by Dennis J. Warfield, Jr., MD


As a child I always had an interest in medicine. I wanted a career where I was able to help people all Warfield-headshot.jpgthe time.  Combined with my curiosity for science and the desire to prove things, medicine became my calling and the best career for me.

Today, I have a medical degree from American University of the Caribbean School of Medicine (AUC) and I’m currently completing residency in anesthesiology at Rutgers Robert Wood Johnson. My responsibilities include providing anesthesia services for general surgeries, specialty cases, off-site ambulatory procedures, responding to traumas and code situations and being a leader in perioperative care.

As I recount how my childhood dream turned into a reality, I realize there were six factors that helped me get to where I am today. They can apply to anyone aspiring to achieve their ideal career.

  1. Strong Support System: My family was very supportive of me choosing medicine as my career. They backed me the entire way no matter how hard the path was ahead. If it weren’t for my family and friends being there for me the whole time, I don't think I would have made it. They were always available when I needed something, whether it was here in the United States or in St. Maarten where I conducted the first two years of my medical education. They were a great support group that I could always count on! To this day, I still maintain a lot of my relationships that I created at AUC; they will forever be friends and colleagues.
  1. Commitment to Learning: During medical school, there were long nights of studying – for months on end. Studying for the different examinations seems like that was all I did during my waking hours – to the point where the library staff knew me by name and knew my story.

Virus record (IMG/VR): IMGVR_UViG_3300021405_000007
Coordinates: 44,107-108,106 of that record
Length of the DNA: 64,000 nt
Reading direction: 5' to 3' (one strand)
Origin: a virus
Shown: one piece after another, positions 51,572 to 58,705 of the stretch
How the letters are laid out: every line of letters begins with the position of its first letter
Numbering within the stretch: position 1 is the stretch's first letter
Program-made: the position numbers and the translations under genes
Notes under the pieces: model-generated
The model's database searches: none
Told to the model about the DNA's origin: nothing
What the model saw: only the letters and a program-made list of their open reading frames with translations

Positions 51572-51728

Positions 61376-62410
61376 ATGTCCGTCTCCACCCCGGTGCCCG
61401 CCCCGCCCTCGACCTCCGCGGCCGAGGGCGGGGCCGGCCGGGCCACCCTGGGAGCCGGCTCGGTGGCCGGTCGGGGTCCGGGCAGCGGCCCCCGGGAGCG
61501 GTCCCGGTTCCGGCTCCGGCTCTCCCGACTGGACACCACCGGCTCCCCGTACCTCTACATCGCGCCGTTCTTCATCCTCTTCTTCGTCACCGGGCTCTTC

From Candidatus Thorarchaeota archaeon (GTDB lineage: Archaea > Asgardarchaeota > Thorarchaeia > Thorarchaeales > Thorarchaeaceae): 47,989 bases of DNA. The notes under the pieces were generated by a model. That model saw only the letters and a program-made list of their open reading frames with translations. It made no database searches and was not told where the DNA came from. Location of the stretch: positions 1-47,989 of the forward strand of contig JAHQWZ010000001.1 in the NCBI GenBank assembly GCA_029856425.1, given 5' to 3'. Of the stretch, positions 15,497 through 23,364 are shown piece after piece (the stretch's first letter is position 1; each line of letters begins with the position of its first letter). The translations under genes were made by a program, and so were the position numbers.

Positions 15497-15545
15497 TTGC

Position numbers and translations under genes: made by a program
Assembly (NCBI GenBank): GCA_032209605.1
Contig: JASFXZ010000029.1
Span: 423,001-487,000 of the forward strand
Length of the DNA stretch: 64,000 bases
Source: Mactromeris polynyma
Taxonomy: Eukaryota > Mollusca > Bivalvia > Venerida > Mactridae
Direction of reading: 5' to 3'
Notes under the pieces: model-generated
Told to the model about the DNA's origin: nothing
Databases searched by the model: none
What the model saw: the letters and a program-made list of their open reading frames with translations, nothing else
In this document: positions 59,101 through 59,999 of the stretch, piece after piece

1. Strategy for Success: At the end of medical school at AUC, I applied for both general surgery and anesthesia residency positions. My first year of residency was an internship in general surgery at Nassau University Medical Center, the same hospital where I conducted my two years of clinical training as a medical student. Being there as a student definitely helped the transition into residency; attending a program where I was already familiar with the faces, hospital system and processes. To walk into a place for residency where I have already been for the last two years positioned me for success.
  1. Investment of Time: To become a physician you can’t rush the process.  At this point, I have two more years of training to go – my final year of residency and then a one-year fellowship to follow. In all, I will have completed four years of college (I received my undergraduate degree at the University of Connecticut), four years of medical school, four years of residency and a yearlong fellowship.
  1. Remembering Why: You have to love what you do. If you don't love what you do, you'll never achieve your dreams. It takes a lot of dedication and sacrifice. Whether it was when I was a medical student providing assistance or now as a physician providing care first-hand, everything is put into perspective when a patient pulls through. All the past experiences come to realization and makes the time put in well worth it.
  1. Keeping an Open Mind: Attending medical school in the Caribbean is not the conventional path for the average medical student. However, I knew a friend at AUC who informed me of his experiences. After doing some research I decided to apply.  Once attending, I quickly learned that the faculty and students at AUC were friendly, knowledgeable and provided a very conducive environment to learning. It wasn't that stereotypical atmosphere where everybody is extremely competitive. In general, AUC works together as a community to prove the group as a whole helping everyone achieve their goals, and that's something very unique and special.

Nicole Pride

Posted October 12, 2016 09:25 AM

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